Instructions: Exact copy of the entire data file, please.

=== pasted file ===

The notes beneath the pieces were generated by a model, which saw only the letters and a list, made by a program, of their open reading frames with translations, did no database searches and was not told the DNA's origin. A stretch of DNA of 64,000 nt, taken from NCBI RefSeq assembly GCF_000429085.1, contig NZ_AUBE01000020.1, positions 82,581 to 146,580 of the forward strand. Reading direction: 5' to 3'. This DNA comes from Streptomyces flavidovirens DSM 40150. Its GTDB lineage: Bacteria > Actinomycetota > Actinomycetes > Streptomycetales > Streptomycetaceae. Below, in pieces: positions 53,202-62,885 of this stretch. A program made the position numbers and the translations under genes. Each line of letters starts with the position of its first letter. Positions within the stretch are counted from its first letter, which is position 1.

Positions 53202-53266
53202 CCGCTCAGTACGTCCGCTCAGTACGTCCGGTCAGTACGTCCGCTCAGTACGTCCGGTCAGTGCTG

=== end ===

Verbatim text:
The notes beneath the pieces were generated by a model, which saw only the letters and a list, made by a program, of their open reading frames with translations, did no database searches and was not told the DNA's origin. A stretch of DNA of 64,000 nt, taken from NCBI RefSeq assembly GCF_000429085.1, contig NZ_AUBE01000020.1, positions 82,581 to 146,580 of the forward strand. Reading direction: 5' to 3'. This DNA comes from Streptomyces flavidovirens DSM 40150. Its GTDB lineage: Bacteria > Actinomycetota > Actinomycetes > Streptomycetales > Streptomycetaceae. Below, in pieces: positions 53,202-62,885 of this stretch. A program made the position numbers and the translations under genes. Each line of letters starts with the position of its first letter. Positions within the stretch are counted from its first letter, which is position 1.

Positions 53202-53266
53202 CCGCTCAGTACGTCCGCTCAGTACGTCCGGTCAGTACGTCCGCTCAGTACGTCCGGTCAGTGCTG